Drawing, Acceptance, and Payment of Bills of Exchange

Drawing, Acceptance, and Payment of Bills of Exchange:

Learning Objectives:

  1. Make journal entries in the books of creditor and debtor at the time of drawing, acceptance, and payment of a bill of exchange.

When a bill is written it is known as “drawing” a bill. The person who draws it is the creditor and the person to whom it is addressed is the debtor. The creditor and the debtor are also known as the drawer and the drawee respectively. When the drawee signifies his assent to the order in writing he becomes the acceptor of the bill if exchange. It is said to be discharged when the acceptor makes the actual payment on the bill on the maturity date. Journal entries in the books of drawer and drawee are as under:

Creditor’s Books

(a) When a bill of exchange is drawn and accepted.
Bill receivable account [Dr]
     To Acceptor’s personal account [Cr.]
(b) On the due date the acceptance will be presented to the acceptor for payment. If the payment is received directly:
Cash account [Dr.]
     To Bills receivable account [Cr.]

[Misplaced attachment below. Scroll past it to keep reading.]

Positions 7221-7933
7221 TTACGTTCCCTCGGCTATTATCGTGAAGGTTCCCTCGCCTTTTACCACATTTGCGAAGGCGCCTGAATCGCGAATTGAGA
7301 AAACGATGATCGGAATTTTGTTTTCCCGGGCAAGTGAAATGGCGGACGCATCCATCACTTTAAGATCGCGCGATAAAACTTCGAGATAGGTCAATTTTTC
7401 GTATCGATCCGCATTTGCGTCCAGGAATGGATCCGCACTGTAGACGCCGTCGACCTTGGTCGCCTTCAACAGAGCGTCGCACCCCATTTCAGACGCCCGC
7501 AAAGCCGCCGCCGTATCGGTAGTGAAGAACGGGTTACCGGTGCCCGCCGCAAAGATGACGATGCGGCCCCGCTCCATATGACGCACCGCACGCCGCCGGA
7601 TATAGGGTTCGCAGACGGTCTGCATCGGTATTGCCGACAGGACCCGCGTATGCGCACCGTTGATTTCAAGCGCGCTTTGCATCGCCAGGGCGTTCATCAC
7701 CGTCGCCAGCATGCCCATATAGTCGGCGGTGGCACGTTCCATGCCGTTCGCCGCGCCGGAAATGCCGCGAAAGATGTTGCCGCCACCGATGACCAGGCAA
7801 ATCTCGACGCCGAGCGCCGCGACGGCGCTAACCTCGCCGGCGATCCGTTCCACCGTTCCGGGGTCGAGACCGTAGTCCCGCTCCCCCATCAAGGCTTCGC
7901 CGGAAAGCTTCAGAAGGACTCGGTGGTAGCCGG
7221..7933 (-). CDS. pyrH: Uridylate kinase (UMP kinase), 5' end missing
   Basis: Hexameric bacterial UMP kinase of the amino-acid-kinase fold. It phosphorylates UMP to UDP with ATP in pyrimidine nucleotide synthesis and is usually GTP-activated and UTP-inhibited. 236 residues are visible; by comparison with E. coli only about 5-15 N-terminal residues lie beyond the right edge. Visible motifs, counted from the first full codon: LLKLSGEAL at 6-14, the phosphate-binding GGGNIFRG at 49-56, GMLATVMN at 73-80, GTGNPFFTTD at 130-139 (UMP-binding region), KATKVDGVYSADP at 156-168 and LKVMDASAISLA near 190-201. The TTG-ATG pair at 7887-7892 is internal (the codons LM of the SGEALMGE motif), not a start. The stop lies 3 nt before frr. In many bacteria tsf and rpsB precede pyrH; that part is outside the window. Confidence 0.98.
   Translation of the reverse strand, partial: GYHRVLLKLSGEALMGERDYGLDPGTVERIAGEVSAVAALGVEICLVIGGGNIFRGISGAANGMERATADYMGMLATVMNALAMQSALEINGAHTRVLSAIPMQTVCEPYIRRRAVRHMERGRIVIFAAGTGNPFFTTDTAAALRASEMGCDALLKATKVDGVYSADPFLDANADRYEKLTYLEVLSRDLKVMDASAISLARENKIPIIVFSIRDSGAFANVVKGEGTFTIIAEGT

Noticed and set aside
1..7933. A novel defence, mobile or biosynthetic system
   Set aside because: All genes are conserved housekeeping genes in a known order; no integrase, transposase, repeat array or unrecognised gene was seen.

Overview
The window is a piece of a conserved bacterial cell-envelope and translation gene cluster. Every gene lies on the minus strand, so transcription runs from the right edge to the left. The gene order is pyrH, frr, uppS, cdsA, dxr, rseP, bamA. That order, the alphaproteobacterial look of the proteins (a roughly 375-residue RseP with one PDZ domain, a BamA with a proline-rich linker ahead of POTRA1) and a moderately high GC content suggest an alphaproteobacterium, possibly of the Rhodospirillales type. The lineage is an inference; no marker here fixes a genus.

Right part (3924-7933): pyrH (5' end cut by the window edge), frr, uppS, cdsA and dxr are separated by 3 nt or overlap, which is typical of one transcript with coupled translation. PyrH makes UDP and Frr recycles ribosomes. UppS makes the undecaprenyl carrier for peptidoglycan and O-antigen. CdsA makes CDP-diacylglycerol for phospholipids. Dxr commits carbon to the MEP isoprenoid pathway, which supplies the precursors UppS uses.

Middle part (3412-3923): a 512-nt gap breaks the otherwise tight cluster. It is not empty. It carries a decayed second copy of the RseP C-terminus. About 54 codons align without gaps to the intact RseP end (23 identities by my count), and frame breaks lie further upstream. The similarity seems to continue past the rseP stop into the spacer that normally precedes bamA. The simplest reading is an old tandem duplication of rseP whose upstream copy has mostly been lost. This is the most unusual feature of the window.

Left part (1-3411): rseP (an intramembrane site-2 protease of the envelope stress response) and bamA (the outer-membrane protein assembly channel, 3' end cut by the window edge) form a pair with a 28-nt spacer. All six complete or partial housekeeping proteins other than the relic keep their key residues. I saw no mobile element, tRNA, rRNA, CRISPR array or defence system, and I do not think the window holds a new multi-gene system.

Debtor’s Books:

(a) When the bill is accepted by the drawee.
Personal account of the drawer [Dr.]
     To Bills payable account          [Cr.]
(b) When the bill is met on maturity.
Bills payable account [Dr.]
     To Cash account         [Cr.]


X sold goods to Y for $1,000 on 1st January 1991 and draws on Y a bill of exchange at three months for this amount. Y accepts the bill and returns it to X. The bill is dully met at maturity. Show the journal entries to record the transactions in both the parties books

Journal Entries in the Books of X

1991 $ $
Jan. 1 Y 1,000
     To Sales account 1,000
(Goods sold on credit)

Jan. 1 Bills receivable account 1,000
     To Y 1,000
(Acceptance received)

Apr. 4 Cash account 1,000
     To Bills receivable account 1,000
(Amount of the bill received)

Journal Entries in the Books of Y

1991 $ $
Jan. 1 Purchases account 1,000
     To X 1,000
(Goods purchased on credit)

Jan. 1 X 1,000
     To Bills payable account 1,000
(Acceptance given)

Apr. 4 Bills payable account 1,000
     To Cash account 1,000
(Acceptance paid)

You may also be interested in other articles from “accounting for bills of exchange page” chapter:

  1. Definition and Explanation of Bill of Exchange
  2. Advantages of a Bills of Exchange
  3. How a Bill of Exchange Functions
  4. Promissory Note
  5. Difference between Bill of Exchange and Promissory Note
  6. Difference Between Bill of Exchange and Cheque/Check
  7. Recording Transactions of Bill of Exchange
  8. Drawing, Acceptance, and Payment of Bill of Exchange
  9. Discounting of Bill of Exchange
  10. Bills of Exchange for Collection
  11. Endorsement of a Bill of Exchange
  12. Dishonour of a Bill of Exchange
  13. Renewal of a Bill of Exchange
  14. Retiring of a Bill of Exchange
  15. Accommodation Bill of Exchange
  16. Insolvency of the Acceptor in a Bill of Exchange

Other Related Accounting Articles:

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